I cannot remember how many times I have seen a team get into triple digits in a single contest, but it is rare especially in a game that is not particularly close at any point in time.

The mop up squad on offense coughed up two interceptions (not a positive showing from Jerry Neuheisel on Saturday), and brought down most of the raw totals.

Taking away the unnecessary 8-yard loss on a kneel down at the end of the game, UCLA rushed 46 times for 281 yards. That's tough to complain about. Line blocked well, there was just not enough big chunk plays. Steady 4-5 yards on most touches. Paul Perkins getting 18 carries for 151 and 2 TDs is a damn good day against anyone.

The short and intermediate passing game was respectable, the deep passing game was brutal. Not a ton of exceptional effort to go get the passes by the wide receivers, not a lot of touch on the throws by Josh Rosen. It was unbalanced in the passing game and messed up a lot of drives when those throws got missed.

Offense scored 3 touchdowns against a bad team, had to settle for FGs far too many times. That has to be taken into account. Going with a B- (2.7) here.

3.) Do our players look like they know what they should be doing at all times?

General Observations:

  • Jayon Brown played outstanding in this game on defense. 1st and 10 on UNLV's third drive, playing OLB and fits to the outside perfectly to make a tackle in space for a 1-yard gain. 2nd and 9. Fits perfectly on a run that goes for no gain, tackle credited to Takkarist Mckinley, but looked like an assisted tackle to me.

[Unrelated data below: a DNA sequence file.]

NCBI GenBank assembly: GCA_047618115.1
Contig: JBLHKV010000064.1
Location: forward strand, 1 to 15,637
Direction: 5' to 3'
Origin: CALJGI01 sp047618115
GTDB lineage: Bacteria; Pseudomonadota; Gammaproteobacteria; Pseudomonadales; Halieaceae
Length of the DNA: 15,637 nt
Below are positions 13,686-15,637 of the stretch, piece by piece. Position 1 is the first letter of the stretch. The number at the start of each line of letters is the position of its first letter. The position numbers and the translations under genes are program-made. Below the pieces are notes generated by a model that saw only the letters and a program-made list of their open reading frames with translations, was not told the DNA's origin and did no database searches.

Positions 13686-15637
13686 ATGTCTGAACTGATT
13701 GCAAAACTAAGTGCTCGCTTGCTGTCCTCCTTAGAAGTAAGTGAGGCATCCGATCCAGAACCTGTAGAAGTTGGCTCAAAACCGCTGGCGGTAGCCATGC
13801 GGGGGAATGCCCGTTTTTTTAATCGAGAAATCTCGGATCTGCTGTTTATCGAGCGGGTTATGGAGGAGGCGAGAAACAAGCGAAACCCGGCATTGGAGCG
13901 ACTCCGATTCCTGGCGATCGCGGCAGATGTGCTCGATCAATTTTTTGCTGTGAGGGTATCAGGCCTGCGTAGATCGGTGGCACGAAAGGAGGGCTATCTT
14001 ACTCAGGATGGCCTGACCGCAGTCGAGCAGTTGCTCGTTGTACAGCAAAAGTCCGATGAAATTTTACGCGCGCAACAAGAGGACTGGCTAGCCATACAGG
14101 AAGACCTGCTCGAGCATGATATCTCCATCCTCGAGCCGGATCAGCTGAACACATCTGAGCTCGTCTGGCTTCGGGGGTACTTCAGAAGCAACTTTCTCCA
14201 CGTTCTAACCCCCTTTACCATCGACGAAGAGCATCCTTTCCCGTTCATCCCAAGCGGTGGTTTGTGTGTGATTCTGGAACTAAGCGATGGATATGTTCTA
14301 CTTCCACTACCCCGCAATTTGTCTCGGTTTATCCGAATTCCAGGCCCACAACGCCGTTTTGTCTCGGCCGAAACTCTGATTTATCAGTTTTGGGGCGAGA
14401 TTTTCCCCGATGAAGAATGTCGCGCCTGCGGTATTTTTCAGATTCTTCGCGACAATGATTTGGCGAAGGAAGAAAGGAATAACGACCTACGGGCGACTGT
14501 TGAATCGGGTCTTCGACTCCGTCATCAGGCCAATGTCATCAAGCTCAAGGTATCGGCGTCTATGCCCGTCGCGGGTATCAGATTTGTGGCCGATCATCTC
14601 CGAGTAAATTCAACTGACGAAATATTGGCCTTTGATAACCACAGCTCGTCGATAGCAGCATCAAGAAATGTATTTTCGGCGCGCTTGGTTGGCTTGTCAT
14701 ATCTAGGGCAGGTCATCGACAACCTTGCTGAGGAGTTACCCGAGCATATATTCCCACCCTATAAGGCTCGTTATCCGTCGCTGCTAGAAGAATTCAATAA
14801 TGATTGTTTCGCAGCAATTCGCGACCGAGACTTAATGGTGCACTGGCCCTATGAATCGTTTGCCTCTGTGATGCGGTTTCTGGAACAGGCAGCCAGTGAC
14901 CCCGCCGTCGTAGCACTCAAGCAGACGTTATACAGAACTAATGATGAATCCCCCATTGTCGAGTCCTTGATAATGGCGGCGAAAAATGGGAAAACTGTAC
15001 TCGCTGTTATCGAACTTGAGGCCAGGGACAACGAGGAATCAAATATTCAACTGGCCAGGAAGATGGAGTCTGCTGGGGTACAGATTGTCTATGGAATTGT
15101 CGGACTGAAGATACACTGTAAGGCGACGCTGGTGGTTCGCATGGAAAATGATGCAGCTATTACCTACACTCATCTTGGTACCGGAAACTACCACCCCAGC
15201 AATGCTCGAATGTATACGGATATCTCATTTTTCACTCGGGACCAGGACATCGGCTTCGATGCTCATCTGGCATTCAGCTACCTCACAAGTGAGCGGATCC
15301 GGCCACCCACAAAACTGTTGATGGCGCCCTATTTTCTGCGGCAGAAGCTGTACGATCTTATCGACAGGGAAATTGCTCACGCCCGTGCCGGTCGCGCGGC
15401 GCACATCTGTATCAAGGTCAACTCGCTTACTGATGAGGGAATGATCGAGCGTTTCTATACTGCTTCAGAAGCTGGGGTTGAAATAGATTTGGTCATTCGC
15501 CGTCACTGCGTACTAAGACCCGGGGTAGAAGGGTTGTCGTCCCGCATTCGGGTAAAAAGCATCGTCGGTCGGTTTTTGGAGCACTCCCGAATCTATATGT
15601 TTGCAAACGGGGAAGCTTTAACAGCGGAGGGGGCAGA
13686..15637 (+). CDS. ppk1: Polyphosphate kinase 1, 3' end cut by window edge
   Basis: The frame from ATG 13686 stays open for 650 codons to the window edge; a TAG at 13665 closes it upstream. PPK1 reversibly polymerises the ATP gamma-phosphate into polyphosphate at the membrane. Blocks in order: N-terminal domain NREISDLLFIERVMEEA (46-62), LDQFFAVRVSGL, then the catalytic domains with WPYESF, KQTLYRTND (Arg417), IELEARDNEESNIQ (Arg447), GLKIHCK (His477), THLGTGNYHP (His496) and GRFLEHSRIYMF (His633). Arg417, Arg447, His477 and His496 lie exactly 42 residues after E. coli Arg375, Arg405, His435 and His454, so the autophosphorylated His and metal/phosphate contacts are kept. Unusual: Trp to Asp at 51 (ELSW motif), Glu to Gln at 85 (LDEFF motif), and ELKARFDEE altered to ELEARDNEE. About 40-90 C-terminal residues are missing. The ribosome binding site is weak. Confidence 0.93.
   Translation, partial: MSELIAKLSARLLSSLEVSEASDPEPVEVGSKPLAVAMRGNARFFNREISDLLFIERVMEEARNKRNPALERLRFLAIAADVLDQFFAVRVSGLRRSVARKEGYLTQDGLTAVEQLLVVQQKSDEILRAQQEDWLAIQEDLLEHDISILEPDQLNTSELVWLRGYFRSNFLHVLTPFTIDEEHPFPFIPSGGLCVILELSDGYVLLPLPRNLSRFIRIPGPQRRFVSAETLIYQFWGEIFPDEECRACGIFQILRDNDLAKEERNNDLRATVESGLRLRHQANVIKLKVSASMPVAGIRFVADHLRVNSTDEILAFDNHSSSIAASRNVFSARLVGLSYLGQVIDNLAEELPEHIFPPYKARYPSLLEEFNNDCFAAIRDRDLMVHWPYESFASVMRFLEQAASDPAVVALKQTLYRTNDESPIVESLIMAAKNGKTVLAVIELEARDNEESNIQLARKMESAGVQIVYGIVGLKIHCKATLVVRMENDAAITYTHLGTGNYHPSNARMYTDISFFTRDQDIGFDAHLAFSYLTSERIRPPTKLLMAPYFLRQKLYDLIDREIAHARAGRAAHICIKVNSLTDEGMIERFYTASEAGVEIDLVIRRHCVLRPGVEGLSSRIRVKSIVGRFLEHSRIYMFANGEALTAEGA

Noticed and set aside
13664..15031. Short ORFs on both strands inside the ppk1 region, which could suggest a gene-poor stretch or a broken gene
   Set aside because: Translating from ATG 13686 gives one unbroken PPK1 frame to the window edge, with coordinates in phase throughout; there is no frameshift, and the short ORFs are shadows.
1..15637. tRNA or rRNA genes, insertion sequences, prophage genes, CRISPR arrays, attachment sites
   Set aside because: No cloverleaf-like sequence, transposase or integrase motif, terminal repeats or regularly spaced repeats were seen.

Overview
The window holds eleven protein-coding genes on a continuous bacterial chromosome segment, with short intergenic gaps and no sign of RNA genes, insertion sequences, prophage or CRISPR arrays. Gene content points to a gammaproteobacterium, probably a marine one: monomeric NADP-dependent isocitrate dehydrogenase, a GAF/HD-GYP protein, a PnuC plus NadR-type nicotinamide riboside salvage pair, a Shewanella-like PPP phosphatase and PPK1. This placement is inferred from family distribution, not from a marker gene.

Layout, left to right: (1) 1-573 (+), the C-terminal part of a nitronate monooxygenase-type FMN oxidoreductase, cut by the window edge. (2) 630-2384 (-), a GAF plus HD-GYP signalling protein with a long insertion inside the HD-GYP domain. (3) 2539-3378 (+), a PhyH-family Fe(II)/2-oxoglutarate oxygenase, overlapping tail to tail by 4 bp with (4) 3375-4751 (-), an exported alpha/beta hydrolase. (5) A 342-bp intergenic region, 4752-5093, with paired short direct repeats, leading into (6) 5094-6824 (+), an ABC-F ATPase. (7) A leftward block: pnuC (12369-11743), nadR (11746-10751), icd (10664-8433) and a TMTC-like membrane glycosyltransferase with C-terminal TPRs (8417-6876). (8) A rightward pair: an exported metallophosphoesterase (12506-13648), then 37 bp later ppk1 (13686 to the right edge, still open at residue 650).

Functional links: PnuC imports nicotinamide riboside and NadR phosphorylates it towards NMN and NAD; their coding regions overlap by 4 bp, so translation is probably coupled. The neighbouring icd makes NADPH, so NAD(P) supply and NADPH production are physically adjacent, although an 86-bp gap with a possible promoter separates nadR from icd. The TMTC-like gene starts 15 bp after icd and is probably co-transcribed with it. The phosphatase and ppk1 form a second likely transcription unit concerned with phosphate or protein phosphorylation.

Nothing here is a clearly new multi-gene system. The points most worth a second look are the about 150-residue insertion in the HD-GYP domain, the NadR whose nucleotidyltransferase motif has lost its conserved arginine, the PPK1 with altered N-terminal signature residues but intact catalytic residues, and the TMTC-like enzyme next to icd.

• Two extremely poor plays by UCLA on punt returns in the 1st quarter. One of which was certainly a turnover that somehow ended up with UCLA still in possession of a ball they did not recover after a muffed punt by Randall Goforth. That one was due to an unlucky positioning by Cameron Judge as the ball bounced either off his shoulder or his shoulder knocked the ball out of Goforth's hands.
  • The 2nd was on the next punt where Devin Fuller inexplicably failed to fair catch on a punt where he had no chance of doing anything with the ball. Could easily have been another fumble, but instead it was just a highlight reel hit for UNLV.
  • The 37-yard completion by UNLV in the 3rd quarter was a brilliantly designed play. Motioned the flanker to the two-WR side and had him run a wheel down the sideline. Made Rios run across the entire field, through traffic after the snap and navigate through two deeper breaking routes to the same side. Props.